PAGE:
What Works in Securities Laws - THE JOURNAL OF FINANCE •...

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Unformatted text preview: THE JOURNAL OF FINANCE • VOL. LXI, NO. 1 • FEBRUARY 2006 What Works in Securities Laws? RAFAEL LA PORTA, FLORENCIO LOPEZ-DE-SILANES, and ANDREI SHLEIFER ∗ ABSTRACT We examine the effect of securities laws on stock market development in 49 countries. We find little evidence that public enforcement benefits stock markets, but strong evidence that laws mandating disclosure and facilitating private enforcement through liability rules benefit stock markets. I N THIS PAPER , WE EXAMINE SECURITIES LAWS OF 49 COUNTRIES , focusing specifically on how these laws regulate the issuance of new equity to the public. Security issuance is subject to the well-known “promoter’s problem” (Mahoney (1995))— the risk that corporate issuers sell bad securities to the public—and as such is covered in all securities laws. 1 We analyze the specific provisions in securities laws governing initial public offerings in each country, examine the relationship between these provisions and various measures of stock market development, and interpret the evidence in light of the available theories of securities laws. For securities markets, alternative theories of optimal legal arrangements can be distilled down to three broad hypotheses. Under the null hypothesis, associated with Coase (1960) and Stigler (1964), the optimal government pol- icy is to leave securities markets unregulated. Issuers of securities have an incentive to disclose all available information to obtain higher prices simply be- cause failure to disclose would cause investors to assume the worst (Grossman (1981), Grossman and Hart (1980), Milgrom and Roberts (1986)). Investors can ∗ La Porta is at Tuck School of Business, Dartmouth College; Lopez-de-Silones is at the Univer- sity of Amsterdam; and Shleifer is at Harvard University. We are grateful to the Inter-American Development Bank, the Gildor Foundation, the BSI Gamma Foundation, the NSF, the Interna- tional Institute for Corporate Governance at Yale University, and the Doing Business project of the World Bank for financial support; to Alfredo Larrea-Falcony and Qian Sun for significant contri- butions to this work; to Constanza Blanco, John C. Coates IV, Luis Leyva Martinez, Carlos Orta Tejeda, Tuffic Miguel Ortega, Jorge Gabriel Taboada Hoyos, Annette L. Nazareth, and Robert Strahota for assistance in developing the questionnaire; to Douglas Baird, Jack Coffee, Frank Easterbrook, Richard Epstein, Merritt Fox, Edward Glaeser, Simon Johnson, Lawrence Katz, Paul Mahoney, Mark Ramseyer, Kevin Murphy, Eric Posner, Richard Posner, Roberta Romano, Luigi Spaventa, the editor, and two referees of this journal for helpful comments; and to Jeffrey Fried- man, Mario Gamboa-Cavazos, Amy Levin, Anete Pajuste, and Vasudev Vadlamudi for excellent research assistance. The data used in this paper can be downloaded from http://post.economics....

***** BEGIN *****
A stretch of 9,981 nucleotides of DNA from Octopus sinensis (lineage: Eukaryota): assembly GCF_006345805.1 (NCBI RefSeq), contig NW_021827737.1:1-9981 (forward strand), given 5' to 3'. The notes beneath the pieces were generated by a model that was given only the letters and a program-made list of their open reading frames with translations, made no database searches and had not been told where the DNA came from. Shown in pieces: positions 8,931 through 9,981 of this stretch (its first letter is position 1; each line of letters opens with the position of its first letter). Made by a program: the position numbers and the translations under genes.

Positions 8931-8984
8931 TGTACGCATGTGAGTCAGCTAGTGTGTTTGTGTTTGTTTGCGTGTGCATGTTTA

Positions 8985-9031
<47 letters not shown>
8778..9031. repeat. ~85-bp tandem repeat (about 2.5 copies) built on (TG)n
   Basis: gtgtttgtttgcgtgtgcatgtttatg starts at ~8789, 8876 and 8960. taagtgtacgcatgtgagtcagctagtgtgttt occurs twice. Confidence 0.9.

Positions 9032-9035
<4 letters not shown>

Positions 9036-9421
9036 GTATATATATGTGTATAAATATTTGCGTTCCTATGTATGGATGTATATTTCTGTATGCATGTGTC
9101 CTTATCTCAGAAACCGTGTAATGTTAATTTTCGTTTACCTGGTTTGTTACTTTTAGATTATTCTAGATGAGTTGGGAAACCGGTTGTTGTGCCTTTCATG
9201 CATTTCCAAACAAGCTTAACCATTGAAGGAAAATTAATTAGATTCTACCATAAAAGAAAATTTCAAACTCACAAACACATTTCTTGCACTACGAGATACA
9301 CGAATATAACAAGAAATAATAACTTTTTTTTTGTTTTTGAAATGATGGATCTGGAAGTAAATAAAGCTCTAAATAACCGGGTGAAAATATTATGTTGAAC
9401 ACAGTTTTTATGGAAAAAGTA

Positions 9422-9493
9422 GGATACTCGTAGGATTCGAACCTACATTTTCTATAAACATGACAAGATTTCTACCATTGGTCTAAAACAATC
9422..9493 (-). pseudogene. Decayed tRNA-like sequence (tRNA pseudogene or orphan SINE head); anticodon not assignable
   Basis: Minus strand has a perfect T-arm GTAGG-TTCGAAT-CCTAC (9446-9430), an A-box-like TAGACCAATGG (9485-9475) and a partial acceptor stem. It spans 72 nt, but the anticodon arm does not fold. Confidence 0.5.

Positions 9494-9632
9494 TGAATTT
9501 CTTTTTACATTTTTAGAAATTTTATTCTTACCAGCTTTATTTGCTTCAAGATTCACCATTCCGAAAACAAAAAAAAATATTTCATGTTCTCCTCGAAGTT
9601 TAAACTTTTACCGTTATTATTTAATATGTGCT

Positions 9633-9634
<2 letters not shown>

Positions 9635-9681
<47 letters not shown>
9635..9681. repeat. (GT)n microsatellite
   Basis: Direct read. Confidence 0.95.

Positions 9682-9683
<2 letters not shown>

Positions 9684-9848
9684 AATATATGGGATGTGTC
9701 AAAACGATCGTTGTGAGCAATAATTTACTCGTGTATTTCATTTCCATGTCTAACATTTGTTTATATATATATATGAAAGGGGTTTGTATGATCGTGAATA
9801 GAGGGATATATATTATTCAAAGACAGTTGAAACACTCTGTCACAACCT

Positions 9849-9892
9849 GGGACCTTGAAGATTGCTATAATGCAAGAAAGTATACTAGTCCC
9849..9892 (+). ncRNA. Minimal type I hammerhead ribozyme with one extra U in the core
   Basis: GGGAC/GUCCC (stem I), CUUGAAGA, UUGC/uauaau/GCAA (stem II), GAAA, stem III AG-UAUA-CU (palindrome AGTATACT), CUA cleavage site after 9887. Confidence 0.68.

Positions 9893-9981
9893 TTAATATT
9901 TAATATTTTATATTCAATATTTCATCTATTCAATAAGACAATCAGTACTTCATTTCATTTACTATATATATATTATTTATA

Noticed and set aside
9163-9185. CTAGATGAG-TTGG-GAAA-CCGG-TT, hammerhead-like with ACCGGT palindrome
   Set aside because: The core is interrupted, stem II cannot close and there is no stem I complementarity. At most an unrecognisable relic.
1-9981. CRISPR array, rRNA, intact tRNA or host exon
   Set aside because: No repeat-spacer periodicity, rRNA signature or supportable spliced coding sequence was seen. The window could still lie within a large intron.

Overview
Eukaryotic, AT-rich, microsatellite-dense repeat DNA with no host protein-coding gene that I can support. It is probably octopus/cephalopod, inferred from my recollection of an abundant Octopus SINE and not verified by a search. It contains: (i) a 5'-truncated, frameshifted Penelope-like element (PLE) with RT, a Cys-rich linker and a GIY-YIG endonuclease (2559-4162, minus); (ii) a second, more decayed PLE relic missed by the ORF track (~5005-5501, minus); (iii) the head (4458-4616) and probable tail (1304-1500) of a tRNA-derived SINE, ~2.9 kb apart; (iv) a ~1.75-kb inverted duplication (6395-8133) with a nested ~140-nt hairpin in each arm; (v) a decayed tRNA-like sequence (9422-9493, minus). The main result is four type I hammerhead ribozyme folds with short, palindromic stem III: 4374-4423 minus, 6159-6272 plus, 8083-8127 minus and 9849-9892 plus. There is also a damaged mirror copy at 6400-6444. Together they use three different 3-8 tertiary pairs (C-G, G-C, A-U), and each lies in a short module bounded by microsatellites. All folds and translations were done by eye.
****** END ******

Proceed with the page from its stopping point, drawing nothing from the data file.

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This note was uploaded on 04/18/2010 for the course FINANCE 936116531 taught by Professor Wuyiling during the Spring '10 term at Nashville State Community College.

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What Works in Securities Laws - THE JOURNAL OF FINANCE •...

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